Why is the Valero refinery the only Bay Area refinery not involved with a county or local ISO? In 1998 Contra Costa County adopted an ISO, and revised and updated it after the Chevron fire. The City of Richmond also has a local ISO. These ISOs require among other things, refineries and other chemical businesses to submit a safety plan, undergo safety audits, and have risk management plans, each of which would allow more community input and access. The Contra Costa ISO has been praised as the best safety ordinance in the country, so effective that Cal/OSHA and Cal/EPA adopted many elements for state regulation and oversight. Benicia is the only city in Solano County that is home to refinery and currently our County has no plans to develop an ISO. It is up to the City of Benicia to develop and implement its own.
How would the ISO be managed and can Benicia afford it? Contra Costa County’s ISO enables the county to collect fees from industrial facilities to pay for comprehensive public safety alerts and local information about environmental risks and exposure to toxins due to an “event”.
What are the next steps and how can I get involved? Because Benicia deserves to be properly protected and informed, Benicians for a Safe and Healthy Community, Progressive Democrats of Benicia, The Benicia Independent, Carquinez Patriotic Resistance, Communities For a Better Environment and additional community groups are urging the City Council to adopt and implement an Industrial Safety Ordinance for Benicia. To learn more and get involved, visit BeniciaIndependent.com. To write to Benicia city staff and council members, see below…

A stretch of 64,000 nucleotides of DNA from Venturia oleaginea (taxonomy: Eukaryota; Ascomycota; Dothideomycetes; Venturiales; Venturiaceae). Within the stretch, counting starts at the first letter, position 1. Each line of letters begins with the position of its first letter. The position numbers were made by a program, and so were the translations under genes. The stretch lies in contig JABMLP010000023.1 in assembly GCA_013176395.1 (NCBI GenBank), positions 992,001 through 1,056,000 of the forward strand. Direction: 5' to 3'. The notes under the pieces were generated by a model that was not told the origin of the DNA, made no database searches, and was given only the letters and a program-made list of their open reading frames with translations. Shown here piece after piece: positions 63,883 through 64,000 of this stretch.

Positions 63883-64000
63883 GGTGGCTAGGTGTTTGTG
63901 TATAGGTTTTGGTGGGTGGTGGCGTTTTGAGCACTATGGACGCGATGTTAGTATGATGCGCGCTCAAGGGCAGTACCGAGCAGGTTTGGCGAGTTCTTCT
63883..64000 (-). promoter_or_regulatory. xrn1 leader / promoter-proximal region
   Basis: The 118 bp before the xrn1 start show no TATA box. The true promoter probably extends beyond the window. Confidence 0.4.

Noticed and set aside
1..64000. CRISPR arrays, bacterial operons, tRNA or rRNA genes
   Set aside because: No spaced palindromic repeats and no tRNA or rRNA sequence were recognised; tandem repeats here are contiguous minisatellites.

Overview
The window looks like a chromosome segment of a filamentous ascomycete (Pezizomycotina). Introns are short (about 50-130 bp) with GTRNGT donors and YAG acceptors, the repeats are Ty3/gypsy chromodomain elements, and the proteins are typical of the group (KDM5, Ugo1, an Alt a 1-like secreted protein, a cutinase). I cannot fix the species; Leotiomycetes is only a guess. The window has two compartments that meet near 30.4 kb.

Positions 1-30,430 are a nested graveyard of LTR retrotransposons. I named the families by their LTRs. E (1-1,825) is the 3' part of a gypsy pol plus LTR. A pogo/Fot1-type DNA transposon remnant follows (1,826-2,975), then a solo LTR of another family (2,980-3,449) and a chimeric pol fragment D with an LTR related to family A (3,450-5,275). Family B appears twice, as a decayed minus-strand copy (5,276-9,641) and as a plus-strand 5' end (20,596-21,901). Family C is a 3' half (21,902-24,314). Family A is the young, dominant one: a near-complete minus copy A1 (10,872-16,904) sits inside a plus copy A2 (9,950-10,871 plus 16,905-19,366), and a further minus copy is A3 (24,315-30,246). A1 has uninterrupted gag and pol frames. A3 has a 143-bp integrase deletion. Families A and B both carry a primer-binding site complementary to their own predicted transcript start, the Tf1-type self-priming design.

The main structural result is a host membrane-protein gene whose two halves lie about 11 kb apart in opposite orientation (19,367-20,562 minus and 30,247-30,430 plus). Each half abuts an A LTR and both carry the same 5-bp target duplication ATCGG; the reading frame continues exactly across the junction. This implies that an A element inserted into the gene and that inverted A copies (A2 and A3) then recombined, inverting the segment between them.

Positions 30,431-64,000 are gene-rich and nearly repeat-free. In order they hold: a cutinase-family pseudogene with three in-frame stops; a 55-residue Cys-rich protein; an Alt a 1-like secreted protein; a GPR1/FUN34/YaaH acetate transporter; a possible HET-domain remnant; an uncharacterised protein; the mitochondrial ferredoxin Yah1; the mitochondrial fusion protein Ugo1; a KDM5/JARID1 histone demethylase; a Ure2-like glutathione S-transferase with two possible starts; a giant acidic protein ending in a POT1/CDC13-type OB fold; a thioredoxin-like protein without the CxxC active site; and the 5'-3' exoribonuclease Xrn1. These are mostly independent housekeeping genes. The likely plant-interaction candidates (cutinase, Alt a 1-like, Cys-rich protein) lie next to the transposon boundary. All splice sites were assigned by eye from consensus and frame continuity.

MAIL / PHONE / OFFICES: Mail to or visit City Hall: 250 East L Street, Benicia, CA 94510
Phone numbers are listed on the City’s CONTACT PAGE
SEND YOUR THOUGHTS TO THE NEWS MEDIA: Benicia Herald, 820 First St, Benicia, CA 94510, or by email to the editor at email@example.com AND
Vallejo Times-Herald, P.O. Box 3188, Vallejo, CA 94590, Fax: 643-0128, or by email to Editor Jack Bungart at firstname.lastname@example.org.